Your Car Reviews: 1998 Honda Odyssey

Tam reviews her 1998 Honda Odyssey for us.

Your Car Reviews: 1998 Honda Odyssey - with five kids space is at a premium in Tam’s Honda Odyssey.

The market for extremely cheap used people-movers probably isn’t the leisure reading of choice for most people. But most people don’t have five children. I do, and I can assure you that I wish there had been more of an online presence for this particular niche in car-buying.

Advice is generally along the lines of, “Buy something recent to get the best value.” Gee, thanks, maybe I should just buy a brand new car with all the Monopoly money and IOU notes that I have left over after housing, feeding and educating my horde.

So my purchasing adventure was constrained by two main points. One: we had to fit 7 people into the car, including two baby seats that were too cramped in my former Toyota Tarago. Two: we had to find such a vehicle for less than $4000. And if we could get reasonable fuel economy while we were at it then that was a bonus.

I defined reasonable as costing less than the Tarago which needed $110 of fuel per week to do the school run and the shopping.

If you want a bottom-of-the-line people-mover, you are really going to have to look hard to find something that isn’t a Tarago. I had previously owned a Kia Carnival which had attempted to kill us with a fuel leak and some dodgy spark plugs.

Chrysler Grand Voyagers were expensive to run, expensive to repair, and unwieldy to drive and park. I had owned a brand new seven-seat Ford Territory in the past and had really liked it, but they were still too recent to fit my budget.

I had also driven a seven-seat Peugeot, and I really liked the fact that it handled like a standard wagon as well as being quite fuel economical. However the seven-seat version of the Peugeot doesn’t seem to be available very often – a market prejudice against European cars, or testament to the value of the Peugeot?

All of this directed me towards the Honda Odyssey. If we were willing to buy a 1st Generation version, the price ranged from $3500 to $5000. They offered the look and feel of a wagon, and were cheaper to fill than my Tarago.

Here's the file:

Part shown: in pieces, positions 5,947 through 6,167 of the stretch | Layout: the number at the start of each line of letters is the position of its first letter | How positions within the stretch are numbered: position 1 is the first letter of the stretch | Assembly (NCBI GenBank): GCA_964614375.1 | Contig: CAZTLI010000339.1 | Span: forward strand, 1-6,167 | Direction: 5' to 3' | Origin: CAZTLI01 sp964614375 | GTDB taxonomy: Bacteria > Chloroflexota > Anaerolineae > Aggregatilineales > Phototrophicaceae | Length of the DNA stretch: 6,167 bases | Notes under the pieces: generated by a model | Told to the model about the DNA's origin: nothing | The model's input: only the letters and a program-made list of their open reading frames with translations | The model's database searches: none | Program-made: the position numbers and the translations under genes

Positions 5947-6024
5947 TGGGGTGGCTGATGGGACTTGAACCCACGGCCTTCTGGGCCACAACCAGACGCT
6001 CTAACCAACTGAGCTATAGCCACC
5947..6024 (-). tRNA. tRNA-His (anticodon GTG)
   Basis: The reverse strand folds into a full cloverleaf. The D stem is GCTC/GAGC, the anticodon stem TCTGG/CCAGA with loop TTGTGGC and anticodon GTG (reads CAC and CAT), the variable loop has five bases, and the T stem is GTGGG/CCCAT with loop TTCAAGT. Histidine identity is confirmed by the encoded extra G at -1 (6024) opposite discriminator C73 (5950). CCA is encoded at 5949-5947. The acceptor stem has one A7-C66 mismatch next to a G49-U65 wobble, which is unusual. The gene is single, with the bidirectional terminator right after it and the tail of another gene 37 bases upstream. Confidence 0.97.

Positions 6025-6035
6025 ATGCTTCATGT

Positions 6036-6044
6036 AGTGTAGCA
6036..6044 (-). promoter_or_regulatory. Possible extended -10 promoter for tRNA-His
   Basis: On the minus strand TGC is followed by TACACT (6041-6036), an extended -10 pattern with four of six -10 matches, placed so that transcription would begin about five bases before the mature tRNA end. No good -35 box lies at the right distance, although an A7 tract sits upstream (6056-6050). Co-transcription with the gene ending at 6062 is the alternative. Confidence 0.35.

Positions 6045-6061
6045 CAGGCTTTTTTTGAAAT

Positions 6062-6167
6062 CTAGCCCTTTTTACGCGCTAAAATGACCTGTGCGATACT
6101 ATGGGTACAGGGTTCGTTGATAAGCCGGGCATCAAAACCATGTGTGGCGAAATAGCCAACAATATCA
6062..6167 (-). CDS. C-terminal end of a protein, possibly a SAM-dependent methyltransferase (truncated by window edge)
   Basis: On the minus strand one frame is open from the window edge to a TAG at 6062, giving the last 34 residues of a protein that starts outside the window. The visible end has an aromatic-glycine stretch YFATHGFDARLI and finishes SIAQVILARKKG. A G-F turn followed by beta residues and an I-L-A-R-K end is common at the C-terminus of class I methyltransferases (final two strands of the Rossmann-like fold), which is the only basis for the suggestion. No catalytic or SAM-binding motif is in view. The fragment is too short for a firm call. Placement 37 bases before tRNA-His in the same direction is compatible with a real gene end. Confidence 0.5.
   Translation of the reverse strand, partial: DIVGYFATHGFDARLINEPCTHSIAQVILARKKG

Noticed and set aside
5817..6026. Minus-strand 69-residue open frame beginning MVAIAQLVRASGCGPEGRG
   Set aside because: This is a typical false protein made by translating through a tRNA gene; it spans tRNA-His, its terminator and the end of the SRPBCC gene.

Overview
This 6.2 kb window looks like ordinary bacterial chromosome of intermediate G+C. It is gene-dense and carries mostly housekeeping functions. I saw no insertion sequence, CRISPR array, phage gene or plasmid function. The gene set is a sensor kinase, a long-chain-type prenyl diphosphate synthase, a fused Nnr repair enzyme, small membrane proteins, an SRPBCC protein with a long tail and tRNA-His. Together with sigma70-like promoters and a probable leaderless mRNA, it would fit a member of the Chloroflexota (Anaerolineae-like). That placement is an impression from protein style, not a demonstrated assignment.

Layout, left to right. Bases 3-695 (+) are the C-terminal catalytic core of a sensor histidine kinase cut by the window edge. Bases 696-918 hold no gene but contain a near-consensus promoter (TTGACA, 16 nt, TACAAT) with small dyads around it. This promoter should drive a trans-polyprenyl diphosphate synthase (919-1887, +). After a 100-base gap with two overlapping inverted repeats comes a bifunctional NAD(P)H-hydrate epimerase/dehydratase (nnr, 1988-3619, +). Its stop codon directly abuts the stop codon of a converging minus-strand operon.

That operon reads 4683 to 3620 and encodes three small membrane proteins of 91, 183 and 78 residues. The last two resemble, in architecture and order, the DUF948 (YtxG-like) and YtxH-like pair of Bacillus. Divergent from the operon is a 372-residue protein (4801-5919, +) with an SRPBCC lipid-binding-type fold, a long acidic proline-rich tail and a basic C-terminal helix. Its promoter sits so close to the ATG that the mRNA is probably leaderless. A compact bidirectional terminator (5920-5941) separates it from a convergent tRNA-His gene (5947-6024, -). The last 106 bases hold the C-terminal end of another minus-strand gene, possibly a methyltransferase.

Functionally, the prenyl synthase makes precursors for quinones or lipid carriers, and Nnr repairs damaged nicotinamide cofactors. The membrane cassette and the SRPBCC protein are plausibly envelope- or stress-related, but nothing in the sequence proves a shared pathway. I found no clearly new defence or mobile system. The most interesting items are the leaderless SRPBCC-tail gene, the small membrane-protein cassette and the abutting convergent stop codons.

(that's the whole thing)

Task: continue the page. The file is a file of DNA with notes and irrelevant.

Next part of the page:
I like to buy Japanese cars, if I’m buying second-hand, since the parts are easy to find and are cheap to buy. They also tend to run reliably over a long lifespan, which I appreciate since I acquire them in their old age.

I bought my 1998 Honda Odyssey a little over a year ago, when it was 16 years old. And, for its age, it does well. It is easy to drive, and easy to park. It fits comfortably within the lane markings, unlike some people-movers, and the steering is responsive enough so that I can manage a tight reverse park without looking like Austin Powers doing his million-point turn.

There have been a few repairs that have been needed, but nothing too expensive as yet.

It gets the family around town safely and cheaply. I can fit in the baby seats, as well as the pram. I can do the grocery shopping in it if the older kids are at school.

Which leads us to the real problem with the 1st Generation Odysseys. When the third row of seats is in use the boot space is very tight indeed. With the pram carefully deconstructed into separate flat parts, and arranged with all the care of an Origami master there is no room in the boot for anything else.

With the baby seat that we have to have in that third row, we lose half our boot space.

We chose to have anchor points installed to allow the third row of seats to accommodate baby seats, so this is not a standard feature of the car. But by trading off some of our precious boot space we can allow for the older children to get in and out of the car for quick pick-ups and drop offs, as well as allowing us to secure both babies with reasonable access to doors.

The more modern Odysseys have addressed this problem and have larger boots and more sensible anchor points. But they cost more to purchase as well.

So if we have shopping, or luggage, it has to be stored around our feet. Roof racks and a trailer are accessories that are on my list to purchase when funds are available.

And the ‘sound system’ that was standard in all Odysseys of that age leaves something to be desired. We had a cassette player that refused to play cassettes. I was excited to find the 8 CD stacker that was concealed under the front passenger seat, until I found that it also refused to play CDs. There’s no input jack. And if the car battery needs to be replaced then you will also lose the use of the radio unless you know the code. I don’t.

There’s never going to be a rating higher than “good enough for the age and the price” for a car in the bargain-basement people-mover category. You do get what you pay for. But on the whole, I am very happy with what I have paid for. It gets the job done.

And – let’s be brutally honest – top-of-the-line people movers are still daggy busses, no matter how sleek and exciting they try to be.

I think of people movers as the tubby girl wearing her pair of Spanx pants at the nightclub.

My Odyssey, old and cruddy (and in desperate, desperate need of a decent clean, I might add!) is comfortable with who it is. And I’m comfortable with it, too.

Thank you for telling us about your Honda, Tam. Want to share your car review with us? Send in a review of your car to [email protected] or use the Contact page.

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